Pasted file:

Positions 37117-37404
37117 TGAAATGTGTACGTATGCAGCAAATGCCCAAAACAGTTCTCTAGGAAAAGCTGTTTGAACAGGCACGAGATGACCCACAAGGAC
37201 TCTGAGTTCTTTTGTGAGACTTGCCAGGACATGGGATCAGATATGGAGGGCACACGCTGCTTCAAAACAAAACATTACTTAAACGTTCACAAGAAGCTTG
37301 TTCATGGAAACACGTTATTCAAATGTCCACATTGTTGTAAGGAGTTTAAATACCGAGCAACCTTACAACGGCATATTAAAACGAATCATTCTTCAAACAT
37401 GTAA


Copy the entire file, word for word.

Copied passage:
Positions 37117-37404
37117 TGAAATGTGTACGTATGCAGCAAATGCCCAAAACAGTTCTCTAGGAAAAGCTGTTTGAACAGGCACGAGATGACCCACAAGGAC
37201 TCTGAGTTCTTTTGTGAGACTTGCCAGGACATGGGATCAGATATGGAGGGCACACGCTGCTTCAAAACAAAACATTACTTAAACGTTCACAAGAAGCTTG
37301 TTCATGGAAACACGTTATTCAAATGTCCACATTGTTGTAAGGAGTTTAAATACCGAGCAACCTTACAACGGCATATTAAAACGAATCATTCTTCAAACAT
37401 GTAA